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Amputee Rehabilitation, Prosthetics and Orthotics
Selecting, applying and getting used to wearing a prosthetic or orthotic device takes time and patience. Our multidisciplinary team works closely with you every step of the way, helping you ease pain and improve function.
Prosthetics and Orthotics: Why Choose Johns Hopkins
Our team includes rehabilitation physicians, physical and occupational therapists, orthotists, prosthetists, nurses and rehabilitation psychologists.
Each of these specialists plays an important role in helping you get the training and develop the confidence you need to live your life to the fullest with an orthotic or prosthetic device.
We work with all kinds of orthotic devices, including bracing for the spine, hand, arm, foot and ankle. Our team helps people with spinal cord injury, stroke, multiple sclerosis, sports-related or traumatic injury, diabetic foot problems and similar conditions.
Our team is experienced in helping people with upper and lower limb amputations, including those undergoing targeted muscle reinnervation (TMR) to operate a motorized prosthetic.
Safely practice walking and other activities of daily living in our custom-built courtyard. We also have an anti-gravity treadmill and other equipment to help you ease back into your routine.
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I like to think that I didn't have the foot amputated; I had it replaced. When thinking of it that way, I understand that I was not "losing" a foot – I was simply getting a much better and healthier one.
- a Johns Hopkins patient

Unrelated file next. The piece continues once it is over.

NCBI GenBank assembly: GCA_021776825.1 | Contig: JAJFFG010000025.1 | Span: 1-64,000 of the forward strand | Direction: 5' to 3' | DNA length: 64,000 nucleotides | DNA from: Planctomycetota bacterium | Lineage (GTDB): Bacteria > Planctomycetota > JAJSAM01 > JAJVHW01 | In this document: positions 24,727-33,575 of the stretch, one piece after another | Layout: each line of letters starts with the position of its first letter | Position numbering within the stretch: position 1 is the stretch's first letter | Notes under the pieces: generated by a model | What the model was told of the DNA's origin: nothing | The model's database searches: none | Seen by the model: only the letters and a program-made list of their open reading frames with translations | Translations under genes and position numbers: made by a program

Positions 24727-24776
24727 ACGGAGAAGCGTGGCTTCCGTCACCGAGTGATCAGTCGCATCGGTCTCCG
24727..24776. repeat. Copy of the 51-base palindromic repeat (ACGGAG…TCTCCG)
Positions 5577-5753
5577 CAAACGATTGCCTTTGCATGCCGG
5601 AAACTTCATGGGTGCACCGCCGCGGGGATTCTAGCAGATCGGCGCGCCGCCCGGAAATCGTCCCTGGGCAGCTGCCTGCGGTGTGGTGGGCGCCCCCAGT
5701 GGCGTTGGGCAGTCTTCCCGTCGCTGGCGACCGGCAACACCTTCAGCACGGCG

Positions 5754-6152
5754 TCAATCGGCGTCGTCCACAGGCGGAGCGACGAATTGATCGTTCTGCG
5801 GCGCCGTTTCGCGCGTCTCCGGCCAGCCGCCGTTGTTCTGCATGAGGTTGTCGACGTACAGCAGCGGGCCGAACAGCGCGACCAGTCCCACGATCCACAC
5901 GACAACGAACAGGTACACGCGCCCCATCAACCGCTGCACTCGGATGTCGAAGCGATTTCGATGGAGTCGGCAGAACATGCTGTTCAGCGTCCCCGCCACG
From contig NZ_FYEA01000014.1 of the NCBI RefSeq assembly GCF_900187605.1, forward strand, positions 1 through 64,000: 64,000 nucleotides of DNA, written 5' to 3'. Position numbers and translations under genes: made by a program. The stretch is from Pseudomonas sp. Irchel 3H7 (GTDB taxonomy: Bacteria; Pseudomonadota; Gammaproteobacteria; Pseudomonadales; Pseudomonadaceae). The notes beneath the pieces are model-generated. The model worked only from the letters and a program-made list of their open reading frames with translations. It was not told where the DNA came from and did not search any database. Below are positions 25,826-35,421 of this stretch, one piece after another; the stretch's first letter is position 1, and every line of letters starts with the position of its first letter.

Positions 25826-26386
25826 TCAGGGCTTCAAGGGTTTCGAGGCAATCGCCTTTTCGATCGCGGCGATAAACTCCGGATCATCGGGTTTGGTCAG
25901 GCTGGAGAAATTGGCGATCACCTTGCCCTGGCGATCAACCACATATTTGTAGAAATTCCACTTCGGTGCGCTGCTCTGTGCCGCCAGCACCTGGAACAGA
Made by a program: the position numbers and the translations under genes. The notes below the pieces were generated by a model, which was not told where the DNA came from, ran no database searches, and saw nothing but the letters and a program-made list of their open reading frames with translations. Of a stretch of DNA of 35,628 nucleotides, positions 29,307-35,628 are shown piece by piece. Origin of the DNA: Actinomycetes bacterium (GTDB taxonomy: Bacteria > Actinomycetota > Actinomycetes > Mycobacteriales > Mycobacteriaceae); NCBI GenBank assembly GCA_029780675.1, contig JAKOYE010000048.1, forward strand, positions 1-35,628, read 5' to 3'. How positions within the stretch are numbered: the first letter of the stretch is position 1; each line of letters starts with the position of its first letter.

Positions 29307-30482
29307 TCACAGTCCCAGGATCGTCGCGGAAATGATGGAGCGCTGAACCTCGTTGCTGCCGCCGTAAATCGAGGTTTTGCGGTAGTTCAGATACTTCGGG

Our Rehabilitation Approach
Your rehabilitation physician will start with a comprehensive evaluation. It includes assessing your everyday function, wounds, pain management needs, mental health and other factors. Based on this evaluation, we will develop a tailored treatment plan and coordinate care with other specialists.
You will probably have several questions about your new device and the logistics of living with it. We take the time to talk to you about what to expect in terms of pain management, recovery and function. Our rehabilitation psychologists are also available to help you prepare mentally and emotionally for changes in your lifestyle.
Prosthesis or Orthosis Prescription
Our device specialists help you select or custom order a prosthetic or orthotic device with the right fit. We frequently work with patients who require specialized or high-tech devices for a specific activity, such as running. Beyond the initial fitting, we can also help you with future repairs, replacement and upgrades.
Physical Therapy for Foot and Leg Prosthetics and Orthotics
Our physical therapists can help you:
- prepare for leg and foot amputations or application of an orthotic device
- maintain and increase strength, flexibility, coordination and endurance
- transition to wearing a prosthetic or orthotic device with confidence and comfort
- learn how to use a leg or foot prosthesis for walking
- practice independent living skills
Occupational Therapy for Hand and Arm Prosthetics and Orthotics
- prepare for arm and hand amputations or application of an orthotic device
- develop skills to perform daily activities after the amputation with confidence and comfort, and avoid complications
- learn how to use your prosthesis or orthotic in self-care, work and leisure
- train in one-handed skills
Osseointegration is a surgical procedure that allows a prosthesis to attach to an implant in the bone of a residual limb. It's a potential solution for issues with traditional socket-based prostheses. Our expert team can help determine if this option is right for you.
Rehabilitation After Targeted Muscle Reinnervation
After surgery to re-route remaining nerves, arm amputation patients can control a cutting-edge, motorized prosthetic via thought. Marlis Gonzalez-Fernandez, M.D., Ph.D., says a crucial step in the rehabilitative process, however, is helping each patient adjust to life without a limb. Read more.
Tackling Depression in People with Limb Loss
About 25 to 30 percent of people who experience an amputation develop clinical depression at some point in their lives. Well aware of this phenomenon, Stephen Wegener, Ph.D., M.A., has been helping patients manage the emotional and physical adaptation following amputation. Read more.
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